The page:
The fact that Mets baseball will come around again and the 99.999999% probability that I will be there for it doesn’t make me feel any better. It makes me feel like a bit of a chump at the moment. The losing enough through most seasons so it prevents a premature playoff exit may be the most effective inoculation against the disgustappointment that’s pervaded my mood since Sunday night. Of course that kind of losing doesn’t really do anything to brighten an outlook. It just keeps hope in check.

Which isn’t something to relish, just like choosing to go catless isn’t the key to better living simply because the inevitable loss of a hypothetical cat shadows my consciousness every day, several times a day. I didn’t become the Mets fan I became to minimize the disgust or disappointment that arises every season that hope nudges open a door I forgot to shut. I became the Mets fan I became exactly for the kind of season 2022 was from its first pitch until its final 257 (Game Three’s total for both sides). I became a Mets fan in 1969. The Mets in 1969 won 100 games and went to the playoffs. The Mets in 2022 did one better in the former and, if we agree to skim over details, equaled the latter.

I really did have high hopes throughout this season. I checked them here and there, but decided I preferred to maintain an almost relentless upbeat drumbeat on behalf of this team. They never lost more than three in a row, so I believed I could treat every L as an anomaly. That record of 101-61 was not a typo. It and they really were very good.

They weren’t the best they could be. Or they were as good as they could be and it wasn’t enough to get them to be the best there is, which emerged as a reasonable, attainable Met goal in 2022. It wasn’t enough to get them from the round of twelve to the round of eight. I’ve watched my Mets fall short in postseason contexts before. I fumed and fretted and, yes, mourned. Then I moved on, more than willing to give the team that fell short its flowers. I’m not feeling particularly floral about this team despite throwing roses at its feet for six months. Maybe someday. Not yet.

I tell ya what, though. I don’t regret the journey despite my misgivings toward the ending. I wouldn’t trade those sixteen years with Avery, either. I loved believing this team was the one that was going to add to that flagpole that has waved only two banners for too long. 1969. 1986. 2022. I didn’t know it in my bones, but I believed in my head and heart from April to early October that it was altogether possible and highly probable. Head and heart have been known to err.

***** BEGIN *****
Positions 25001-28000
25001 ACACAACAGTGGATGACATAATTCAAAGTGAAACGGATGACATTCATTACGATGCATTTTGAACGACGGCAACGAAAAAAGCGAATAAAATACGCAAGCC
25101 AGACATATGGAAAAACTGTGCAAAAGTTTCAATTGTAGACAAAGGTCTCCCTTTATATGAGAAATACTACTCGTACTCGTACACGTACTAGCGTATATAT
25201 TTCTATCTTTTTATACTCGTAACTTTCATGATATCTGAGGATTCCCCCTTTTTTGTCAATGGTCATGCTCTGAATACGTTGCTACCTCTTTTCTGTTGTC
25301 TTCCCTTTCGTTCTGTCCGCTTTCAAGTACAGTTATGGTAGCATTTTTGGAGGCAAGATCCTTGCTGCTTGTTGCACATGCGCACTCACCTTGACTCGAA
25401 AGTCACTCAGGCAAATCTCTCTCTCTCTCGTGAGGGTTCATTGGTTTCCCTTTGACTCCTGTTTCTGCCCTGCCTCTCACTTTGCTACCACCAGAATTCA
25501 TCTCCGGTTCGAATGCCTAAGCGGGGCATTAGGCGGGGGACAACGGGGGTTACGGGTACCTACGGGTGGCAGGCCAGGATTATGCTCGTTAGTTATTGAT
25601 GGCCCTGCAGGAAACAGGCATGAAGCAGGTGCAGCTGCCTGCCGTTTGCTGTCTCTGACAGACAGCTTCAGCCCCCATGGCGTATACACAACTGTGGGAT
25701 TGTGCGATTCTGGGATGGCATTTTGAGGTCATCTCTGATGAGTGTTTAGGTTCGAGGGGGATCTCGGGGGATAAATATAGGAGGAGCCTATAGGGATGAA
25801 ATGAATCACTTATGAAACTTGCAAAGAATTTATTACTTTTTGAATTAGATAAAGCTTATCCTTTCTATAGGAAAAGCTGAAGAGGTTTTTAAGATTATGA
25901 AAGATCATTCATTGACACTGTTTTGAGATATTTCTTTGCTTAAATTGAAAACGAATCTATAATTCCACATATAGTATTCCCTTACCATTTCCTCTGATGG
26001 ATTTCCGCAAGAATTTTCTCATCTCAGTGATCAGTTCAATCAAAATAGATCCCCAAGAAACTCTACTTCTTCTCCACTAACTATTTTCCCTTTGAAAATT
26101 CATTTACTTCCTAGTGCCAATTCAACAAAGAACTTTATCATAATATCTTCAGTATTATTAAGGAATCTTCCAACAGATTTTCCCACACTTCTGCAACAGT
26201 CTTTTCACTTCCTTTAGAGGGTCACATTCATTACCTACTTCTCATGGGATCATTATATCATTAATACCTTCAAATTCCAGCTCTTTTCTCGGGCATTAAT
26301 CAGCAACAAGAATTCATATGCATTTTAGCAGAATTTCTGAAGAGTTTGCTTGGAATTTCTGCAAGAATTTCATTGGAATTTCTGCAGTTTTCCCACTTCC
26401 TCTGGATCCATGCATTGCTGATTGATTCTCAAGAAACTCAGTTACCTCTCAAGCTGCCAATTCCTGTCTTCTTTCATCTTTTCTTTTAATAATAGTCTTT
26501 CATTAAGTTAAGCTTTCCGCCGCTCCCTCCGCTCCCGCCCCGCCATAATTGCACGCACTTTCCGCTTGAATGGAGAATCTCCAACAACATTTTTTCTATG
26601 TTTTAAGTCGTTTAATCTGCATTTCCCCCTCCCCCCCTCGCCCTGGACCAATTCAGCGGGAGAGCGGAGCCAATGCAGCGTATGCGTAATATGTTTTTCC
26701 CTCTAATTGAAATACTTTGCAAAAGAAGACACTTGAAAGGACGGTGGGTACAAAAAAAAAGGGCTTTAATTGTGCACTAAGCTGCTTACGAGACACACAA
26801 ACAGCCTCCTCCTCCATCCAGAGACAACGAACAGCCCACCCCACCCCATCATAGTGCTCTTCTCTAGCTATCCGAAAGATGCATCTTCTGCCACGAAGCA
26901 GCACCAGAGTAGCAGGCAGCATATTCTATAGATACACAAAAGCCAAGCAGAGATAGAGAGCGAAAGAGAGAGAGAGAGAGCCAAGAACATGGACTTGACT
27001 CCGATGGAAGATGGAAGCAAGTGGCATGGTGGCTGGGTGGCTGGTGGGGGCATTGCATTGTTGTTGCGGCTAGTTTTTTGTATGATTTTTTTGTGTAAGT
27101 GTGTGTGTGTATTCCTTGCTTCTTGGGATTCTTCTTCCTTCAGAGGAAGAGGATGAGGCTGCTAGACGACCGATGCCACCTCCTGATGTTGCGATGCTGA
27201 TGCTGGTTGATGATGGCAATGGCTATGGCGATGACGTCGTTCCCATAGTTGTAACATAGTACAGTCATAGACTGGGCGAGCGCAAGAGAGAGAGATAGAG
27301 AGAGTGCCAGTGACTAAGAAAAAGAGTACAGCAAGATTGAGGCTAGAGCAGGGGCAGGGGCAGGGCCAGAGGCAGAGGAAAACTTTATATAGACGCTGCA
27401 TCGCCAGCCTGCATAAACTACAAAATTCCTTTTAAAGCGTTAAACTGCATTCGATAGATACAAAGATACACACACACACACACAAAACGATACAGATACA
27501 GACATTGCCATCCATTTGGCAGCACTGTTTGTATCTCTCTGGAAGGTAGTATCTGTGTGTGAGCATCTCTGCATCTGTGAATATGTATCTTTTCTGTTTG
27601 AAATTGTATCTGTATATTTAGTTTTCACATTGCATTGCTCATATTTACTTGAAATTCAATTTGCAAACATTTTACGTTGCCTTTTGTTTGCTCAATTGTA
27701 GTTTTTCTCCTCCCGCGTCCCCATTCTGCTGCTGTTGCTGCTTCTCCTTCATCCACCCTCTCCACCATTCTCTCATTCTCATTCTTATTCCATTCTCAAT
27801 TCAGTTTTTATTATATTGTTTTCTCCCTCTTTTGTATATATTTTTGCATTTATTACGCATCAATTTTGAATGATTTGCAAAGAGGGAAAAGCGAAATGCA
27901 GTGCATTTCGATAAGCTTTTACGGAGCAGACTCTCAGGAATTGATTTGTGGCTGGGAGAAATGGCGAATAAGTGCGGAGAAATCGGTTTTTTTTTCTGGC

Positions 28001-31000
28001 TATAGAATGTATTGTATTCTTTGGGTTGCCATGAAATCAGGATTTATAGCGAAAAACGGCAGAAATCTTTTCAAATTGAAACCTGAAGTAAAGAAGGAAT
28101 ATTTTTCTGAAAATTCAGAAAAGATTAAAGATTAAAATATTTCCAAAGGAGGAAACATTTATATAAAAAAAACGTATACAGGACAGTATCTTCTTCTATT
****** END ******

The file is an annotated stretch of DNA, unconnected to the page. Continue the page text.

The bigger mistake would have been to not give them both over to these Mets as I did despite my currently turning my back on them for at least a little longer. Time will heal that wound, even if the wound will fester until the National League Wild Card Series — and its spiritual dress rehearsal in Atlanta the weekend before — cease lingering in the atmosphere. I think I stopped mourning the outcome of the 2006 NLCS in 2008. No kidding. But 2006 as the flag that was going to accompany 1969 and 1986 is something I knew in my bones. Bones make errors, too.

To co-opt a phrase Steve Rushin crafted ages ago, I had more fun than a barrel of Mookies for most of 2022. We were the first-place Mets almost every day, says the master of compartmentalization. Even still. That was a ride. That was something to believe in. And it did get us to the precipice of where we needed to be. Perhaps the new playoff format and whatever new playoff format expands upon this playoff format will dilute the thrill of qualifying to play beyond the 162nd game. I’ve watched enough first-round exits by so-so Nets and Islanders clubs to not blink when my basketball and hockey seasons end quickly. Then again, those aren’t baseball.